Another factor to consider in your planning is the use of concrete footing materials. Extreme freeze/thaw conditions can wreak havoc on concrete footers if they are not placed below the frost line which can be 48” or more in Northern New England. Digging your footings deeper can help you avoid seeing your deck investment go down like the Titanic.
2. When it comes down to decking products, don’t skimp on quality.
Centuries after the disaster took place, forensic investigative research determined that one of the contributing factors that led to the sinking of the Titanic could be traced back to the use of low-quality rivets used to hold the steel plates of her hull together. For many reasons, including cost, the decision to use wrought-iron rivets instead of machine-formed steel rivets, greatly reduced the vessels shock- resistance strength. Although your new deck may never hit any icebergs, it will certainly be exposed to some pretty harsh conditions of its own.
Here in northern New England, for example, exterior building products must be able to withstand sub-freezing temperature, heavy snow, wind-driven moisture, and periods of high heat and humidity. That’s one reason why today, most professional deck builders agree that building a deck with anything other than a high quality composite decking material is short-sighted.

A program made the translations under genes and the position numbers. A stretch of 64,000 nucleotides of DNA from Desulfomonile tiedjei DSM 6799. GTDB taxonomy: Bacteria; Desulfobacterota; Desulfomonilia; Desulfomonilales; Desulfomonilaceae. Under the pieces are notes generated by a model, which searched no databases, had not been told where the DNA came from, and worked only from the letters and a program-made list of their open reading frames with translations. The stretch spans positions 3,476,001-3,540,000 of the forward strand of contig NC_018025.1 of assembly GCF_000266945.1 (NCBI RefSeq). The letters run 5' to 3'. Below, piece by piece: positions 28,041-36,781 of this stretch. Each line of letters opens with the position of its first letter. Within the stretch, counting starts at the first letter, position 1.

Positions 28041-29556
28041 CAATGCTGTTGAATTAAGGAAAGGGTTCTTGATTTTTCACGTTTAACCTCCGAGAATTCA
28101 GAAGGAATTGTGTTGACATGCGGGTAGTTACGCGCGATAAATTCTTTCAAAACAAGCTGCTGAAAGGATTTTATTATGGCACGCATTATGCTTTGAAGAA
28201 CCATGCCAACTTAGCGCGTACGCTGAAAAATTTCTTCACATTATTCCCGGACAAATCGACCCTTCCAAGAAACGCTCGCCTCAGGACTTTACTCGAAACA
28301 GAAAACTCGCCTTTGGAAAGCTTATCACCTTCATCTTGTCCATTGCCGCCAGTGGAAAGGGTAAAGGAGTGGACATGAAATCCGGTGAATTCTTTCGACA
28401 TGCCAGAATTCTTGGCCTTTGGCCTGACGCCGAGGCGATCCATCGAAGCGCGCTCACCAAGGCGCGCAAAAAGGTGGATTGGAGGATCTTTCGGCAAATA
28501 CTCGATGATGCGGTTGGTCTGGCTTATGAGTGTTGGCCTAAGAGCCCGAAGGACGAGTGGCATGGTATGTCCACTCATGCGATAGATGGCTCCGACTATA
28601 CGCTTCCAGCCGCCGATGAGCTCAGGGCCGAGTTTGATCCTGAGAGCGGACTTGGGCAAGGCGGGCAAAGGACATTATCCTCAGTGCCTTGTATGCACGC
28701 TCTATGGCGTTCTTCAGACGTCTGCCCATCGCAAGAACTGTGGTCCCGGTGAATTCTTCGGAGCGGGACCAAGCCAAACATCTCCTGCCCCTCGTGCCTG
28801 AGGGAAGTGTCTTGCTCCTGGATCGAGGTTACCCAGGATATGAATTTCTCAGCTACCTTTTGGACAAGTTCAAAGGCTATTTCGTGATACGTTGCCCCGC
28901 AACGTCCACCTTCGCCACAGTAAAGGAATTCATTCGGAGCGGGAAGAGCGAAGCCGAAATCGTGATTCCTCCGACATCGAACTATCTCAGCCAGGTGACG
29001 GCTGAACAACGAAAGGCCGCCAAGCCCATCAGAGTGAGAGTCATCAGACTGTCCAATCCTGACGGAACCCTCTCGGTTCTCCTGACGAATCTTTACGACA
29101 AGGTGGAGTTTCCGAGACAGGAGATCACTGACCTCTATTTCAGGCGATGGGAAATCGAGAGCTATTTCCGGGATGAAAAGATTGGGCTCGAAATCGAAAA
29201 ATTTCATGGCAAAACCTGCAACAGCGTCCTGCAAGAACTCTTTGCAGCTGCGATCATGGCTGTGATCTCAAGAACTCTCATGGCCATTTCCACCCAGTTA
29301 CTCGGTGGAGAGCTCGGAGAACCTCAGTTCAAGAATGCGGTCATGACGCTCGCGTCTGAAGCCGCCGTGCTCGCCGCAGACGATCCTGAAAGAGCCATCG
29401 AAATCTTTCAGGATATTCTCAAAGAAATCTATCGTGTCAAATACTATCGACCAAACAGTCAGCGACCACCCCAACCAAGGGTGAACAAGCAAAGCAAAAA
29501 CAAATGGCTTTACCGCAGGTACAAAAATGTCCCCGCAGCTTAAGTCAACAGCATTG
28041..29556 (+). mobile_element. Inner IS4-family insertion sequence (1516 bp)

Yet, as with the Titanic’s sub-par rivet example proved, not all decking composite materials are created equal either. While there are lower-priced discount decking options out there, you don’t want to take a chance that your outdoor deck investment will sink under the weight of heavy snow and inferior materials.
3. Don’t forget about local lumber yards.
Walk through any “big box” home improvement center today and you will likely see virtually the same well-known brands available in a limited number of colors, styles and textures. They might appear to be a good deal at first glance, but often the lower quality lines are the only ones actually in stock, with the higher end products and most popular colors available by special order only – at a hefty price tag.